Macroeconomic, Geopolitical Conditions Pose Severe Risks To Organisations: Survey

Armed conflicts and regulatory changes are also cited as potential threats to organisations, while over 75 per cent of CROs believe the use of AI technologies poses reputational risks to their organisations
WEF President said that despite geopolitical frictions, actors can still work in common purpose.
WEF President said that despite geopolitical frictions, actors can still work in common purpose.

With the world facing growing economic instability and political tensions, volatility in geoeconomic and geopolitical relations between major economies is likely to result in global upheavals over the next six months, a new survey showed on Thursday.
     
According to the survey of the World Economic Forum's Chief Risks Officers community, more than 85 per cent of CROs expect some level of continued volatility and economic and financial conditions within and across major economies.
     
Armed conflicts and regulatory changes are also cited as potential threats to organisations, while over 75 per cent of CROs believe the use of AI technologies poses reputational risks to their organisations.
     
The community comprises 40 risk professionals from a wide range of multinational companies, covering technology, financial services, healthcare, professional services and industrial manufacturing.
     
Respondents to the survey identified macroeconomic indicators, pricing and supply disruptions of key raw materials, armed conflicts and regulatory changes as top concerns for organizations.
     
"CROs are facing a multitude of pressing concerns as they look to the remainder of 2023," said Ellissa Cavaciuti-Wishart, Head of Global Risks Initiative, WEF.
     
While continuing to grapple with rising costs and supply disruptions, organisations are increasingly faced with a number of ethical and societal risks, which are far more complex to navigate than regulatory compliance alone, said Geneva-based WEF, which describes itself as an international organisation for public-private cooperation.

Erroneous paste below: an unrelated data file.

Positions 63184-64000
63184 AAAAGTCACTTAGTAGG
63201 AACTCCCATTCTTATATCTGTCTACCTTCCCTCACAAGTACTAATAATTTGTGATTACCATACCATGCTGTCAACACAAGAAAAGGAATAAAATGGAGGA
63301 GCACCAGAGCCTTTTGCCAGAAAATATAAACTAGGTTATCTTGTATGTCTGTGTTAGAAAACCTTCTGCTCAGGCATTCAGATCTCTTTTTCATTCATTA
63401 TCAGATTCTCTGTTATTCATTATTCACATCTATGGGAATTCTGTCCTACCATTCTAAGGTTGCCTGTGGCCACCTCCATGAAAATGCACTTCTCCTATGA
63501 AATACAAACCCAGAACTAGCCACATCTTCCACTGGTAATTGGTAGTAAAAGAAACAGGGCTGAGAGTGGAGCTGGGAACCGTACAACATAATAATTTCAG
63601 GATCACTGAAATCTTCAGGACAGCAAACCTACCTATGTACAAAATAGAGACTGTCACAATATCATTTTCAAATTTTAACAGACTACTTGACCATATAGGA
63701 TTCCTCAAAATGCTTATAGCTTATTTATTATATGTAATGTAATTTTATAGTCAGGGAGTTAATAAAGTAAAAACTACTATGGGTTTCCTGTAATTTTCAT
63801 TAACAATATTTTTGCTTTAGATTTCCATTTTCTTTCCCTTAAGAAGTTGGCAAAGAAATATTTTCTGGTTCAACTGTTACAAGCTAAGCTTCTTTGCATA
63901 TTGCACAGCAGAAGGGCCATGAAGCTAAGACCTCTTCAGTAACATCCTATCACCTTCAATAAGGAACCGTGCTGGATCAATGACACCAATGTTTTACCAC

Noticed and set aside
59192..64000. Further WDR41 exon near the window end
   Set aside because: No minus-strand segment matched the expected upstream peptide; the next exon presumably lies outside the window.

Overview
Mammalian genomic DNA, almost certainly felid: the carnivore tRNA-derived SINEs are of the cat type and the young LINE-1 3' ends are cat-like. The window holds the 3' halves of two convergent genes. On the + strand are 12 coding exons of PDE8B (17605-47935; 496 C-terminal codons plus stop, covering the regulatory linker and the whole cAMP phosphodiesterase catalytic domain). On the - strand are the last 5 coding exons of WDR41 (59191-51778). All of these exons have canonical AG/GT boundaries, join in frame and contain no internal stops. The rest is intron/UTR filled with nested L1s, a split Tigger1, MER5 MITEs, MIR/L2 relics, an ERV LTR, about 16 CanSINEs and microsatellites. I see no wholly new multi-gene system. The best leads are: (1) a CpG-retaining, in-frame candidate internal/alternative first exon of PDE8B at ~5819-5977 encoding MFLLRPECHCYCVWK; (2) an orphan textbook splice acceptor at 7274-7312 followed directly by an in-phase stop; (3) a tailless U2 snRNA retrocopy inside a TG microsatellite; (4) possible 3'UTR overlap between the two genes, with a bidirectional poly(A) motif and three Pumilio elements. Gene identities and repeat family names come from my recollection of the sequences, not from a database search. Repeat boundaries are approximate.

Recent months have also seen a sharp increase in discussion of technology-related risks.
     
CROs broadly agree that risk management is not keeping up with the rapid development and deployment of AI technologies, with 75 per cent saying the use of AI technologies poses reputational risks to their organizations and 90 per cent calling for an acceleration of regulation.
     
Almost half of the respondents agree with slowing or pausing the development of these technologies until the associated risks are better understood.
     
According to the survey, 50 per cent CROs see armed conflicts and/or use of weapons as having severe impact on their organisations in the next six months.
     
The WEF said its CRO outlook provides a mid-year pulse reading on the most pressing macro risks facing organizations and is based on a survey of its CRO community.
     
The survey asked CROs to gauge the likely level of global volatility in five broad areas -– geopolitical relations, the economy, domestic politics, society and technology, and to select up to five risks they expect to have a severe impact on their organizations for the remainder of 2023.

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